This former stand-up comedian got his first big break as one of Ashton Kutcher’s partners-in-crime on the MTV hidden camera show “Punk’d.” His next success was as a writer/producer/actor on NBC’s “The Office,” where he’s seen onscreen as the office temp-turned-corporate bigwig-turned office drone. His dysfunctional relationship with hyperkinetic customer service rep Kelly is one of the highlights of the show.

His latest effort is as one of the stars of Quentin Tarantino’s new film, Inglourious Basterds. In it, he plays Smithson Utivich, a Jewish-American who’s recruited by Brad Pitt’s character to fight the Nazis. As they perform their acts of retribution and espionage, the Nazis give this ragtag commando group the nickname, “the basterds.”

For this possible once-in-a-lifetime opportunity, Novak took a short sabbatical from “The Office” to shoot Basterds.

“Everyone knew this was not just a job for me,” he says. “They knew that this was a dream and an experience, so they went the extra mile to make it work.”

Gone are the days when TV shows will not budge to let actors fit in a movie shoot during TV production, à la Pierce Brosnan not allowed to be James Bond during his “Remington Steele” stint. When TV actors have the chance to broaden their fan base with a big-screen role, many TV productions will try to fit the schedule if possible, because any extra publicity is good for a TV show in this day and age of hundreds of channels to choose from. “Friends” was very accommodating schedule-wise to their popular sextet’s big-screen forays, and the executives at NBC no doubt remember how well that worked out for that little show.

Not only could this broaden Novak’s, thus, “The Office”’s fan base, but Novak was able to work with one of the most exciting and gifted directors of this generation. Surely, some of his observations could be used on “The Office” set.

Of Tarantino’s direction, Novak says, “I have always been fascinated by how Tarantino makes his movies. You kind of see the authorship in the film at work, but you can’t picture how he comes up with stuff. He’s very loud and performative, to watch him transform his ideas on the set was just awesome. It’s like going to the Tarantino film school.”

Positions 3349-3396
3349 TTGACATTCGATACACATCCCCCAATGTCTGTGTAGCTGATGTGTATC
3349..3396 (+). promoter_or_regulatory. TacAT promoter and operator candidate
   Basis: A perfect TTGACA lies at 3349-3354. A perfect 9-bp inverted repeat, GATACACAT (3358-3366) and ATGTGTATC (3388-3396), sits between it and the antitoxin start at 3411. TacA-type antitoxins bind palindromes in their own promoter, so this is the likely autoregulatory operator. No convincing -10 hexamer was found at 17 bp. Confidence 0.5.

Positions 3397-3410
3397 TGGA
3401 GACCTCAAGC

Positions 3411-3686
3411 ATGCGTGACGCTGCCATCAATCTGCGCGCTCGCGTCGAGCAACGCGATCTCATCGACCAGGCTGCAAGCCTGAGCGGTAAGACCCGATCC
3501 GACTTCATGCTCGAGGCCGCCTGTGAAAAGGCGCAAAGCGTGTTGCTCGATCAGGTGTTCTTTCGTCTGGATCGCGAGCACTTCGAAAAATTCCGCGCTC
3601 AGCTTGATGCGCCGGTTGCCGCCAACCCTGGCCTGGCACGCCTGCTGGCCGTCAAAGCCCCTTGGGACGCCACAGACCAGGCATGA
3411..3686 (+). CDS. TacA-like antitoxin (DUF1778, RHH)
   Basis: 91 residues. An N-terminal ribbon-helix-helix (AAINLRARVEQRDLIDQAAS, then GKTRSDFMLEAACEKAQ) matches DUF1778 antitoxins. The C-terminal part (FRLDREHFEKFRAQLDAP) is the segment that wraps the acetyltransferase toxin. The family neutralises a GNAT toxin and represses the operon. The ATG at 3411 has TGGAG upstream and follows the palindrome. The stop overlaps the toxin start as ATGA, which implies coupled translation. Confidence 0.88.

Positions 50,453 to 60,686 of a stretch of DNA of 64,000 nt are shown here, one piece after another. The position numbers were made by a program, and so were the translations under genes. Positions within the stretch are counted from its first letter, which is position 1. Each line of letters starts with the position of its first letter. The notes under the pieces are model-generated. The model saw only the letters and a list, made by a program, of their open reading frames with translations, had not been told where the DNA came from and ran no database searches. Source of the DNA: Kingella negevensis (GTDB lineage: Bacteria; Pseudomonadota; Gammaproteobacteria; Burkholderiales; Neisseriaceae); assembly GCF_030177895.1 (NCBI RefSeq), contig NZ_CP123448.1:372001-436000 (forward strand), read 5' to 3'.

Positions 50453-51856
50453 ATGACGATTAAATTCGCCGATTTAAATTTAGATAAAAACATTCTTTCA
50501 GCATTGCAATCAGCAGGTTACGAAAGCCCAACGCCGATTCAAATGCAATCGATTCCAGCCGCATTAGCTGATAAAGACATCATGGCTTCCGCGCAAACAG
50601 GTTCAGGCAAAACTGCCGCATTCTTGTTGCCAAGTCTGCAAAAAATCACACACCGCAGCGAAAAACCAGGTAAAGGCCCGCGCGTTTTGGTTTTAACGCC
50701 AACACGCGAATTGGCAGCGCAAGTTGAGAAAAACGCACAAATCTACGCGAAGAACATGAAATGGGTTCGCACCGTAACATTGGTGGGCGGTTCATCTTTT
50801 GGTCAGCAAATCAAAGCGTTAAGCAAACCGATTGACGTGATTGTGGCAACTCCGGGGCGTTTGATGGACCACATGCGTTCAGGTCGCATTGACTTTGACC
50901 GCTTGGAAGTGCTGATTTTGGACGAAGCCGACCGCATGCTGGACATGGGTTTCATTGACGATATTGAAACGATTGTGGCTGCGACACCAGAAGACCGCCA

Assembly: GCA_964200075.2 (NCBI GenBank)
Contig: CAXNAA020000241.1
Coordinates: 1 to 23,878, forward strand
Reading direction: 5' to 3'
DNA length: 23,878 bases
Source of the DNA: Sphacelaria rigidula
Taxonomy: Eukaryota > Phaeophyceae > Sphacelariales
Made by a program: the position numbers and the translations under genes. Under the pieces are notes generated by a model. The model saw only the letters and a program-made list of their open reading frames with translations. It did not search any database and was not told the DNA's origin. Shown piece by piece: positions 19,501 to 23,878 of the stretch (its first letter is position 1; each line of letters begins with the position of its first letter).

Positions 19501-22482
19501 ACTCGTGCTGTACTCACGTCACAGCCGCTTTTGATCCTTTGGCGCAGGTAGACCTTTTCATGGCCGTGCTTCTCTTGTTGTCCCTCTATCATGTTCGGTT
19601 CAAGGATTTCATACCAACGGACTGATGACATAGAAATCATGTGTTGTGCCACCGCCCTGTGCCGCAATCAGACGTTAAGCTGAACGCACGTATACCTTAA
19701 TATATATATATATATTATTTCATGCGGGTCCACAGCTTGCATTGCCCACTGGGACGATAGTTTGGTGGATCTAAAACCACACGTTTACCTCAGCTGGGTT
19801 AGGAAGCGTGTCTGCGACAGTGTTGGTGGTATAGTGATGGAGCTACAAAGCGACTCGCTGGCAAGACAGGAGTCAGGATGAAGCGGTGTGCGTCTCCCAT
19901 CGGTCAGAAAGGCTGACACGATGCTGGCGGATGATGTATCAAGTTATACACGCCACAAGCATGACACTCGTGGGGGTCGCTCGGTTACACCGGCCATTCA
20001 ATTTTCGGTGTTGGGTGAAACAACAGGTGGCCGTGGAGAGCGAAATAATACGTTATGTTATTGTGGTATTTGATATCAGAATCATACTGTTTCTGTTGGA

Plus Tarantino would have movie nights for the cast and crew, showing films that not only inspired him for Inglourious Basterds, but were inspiring to him in general. Since the director is “the general” of the set, if you will, seeing the director’s motivation, helps the cast and crew all be a part of the same vision of what the movie should be.

With Novak wearing so many hats on “The Office,” he found it to be refreshing to only be an actor in Basterds.

“It was a joy because I worked 99 percent of my life as a writer, and to have someone else write for me and to get the opportunity to say Tarantino’s words was once in a lifetime as far as I was concerned. I wasn’t going to fuck it up by throwing in some more B.J. Novak words; it was time to turn off the writer’s side of my brain.”

Novak was also pleasantly surprised that Tarantino watched “The Office.”

“He seems to watch everything,” says Novak. “He did watch ‘The Office.’ He was specific about some jokes and comic timing, and I knew he liked that specifically.”

This fall looks to be a memorable season for Novak with the release of Inglourious Basterds and “The Office” entering its sixth season. Maybe his next big break is still to come.

Inglourious Basterds releases in theaters Aug. 21.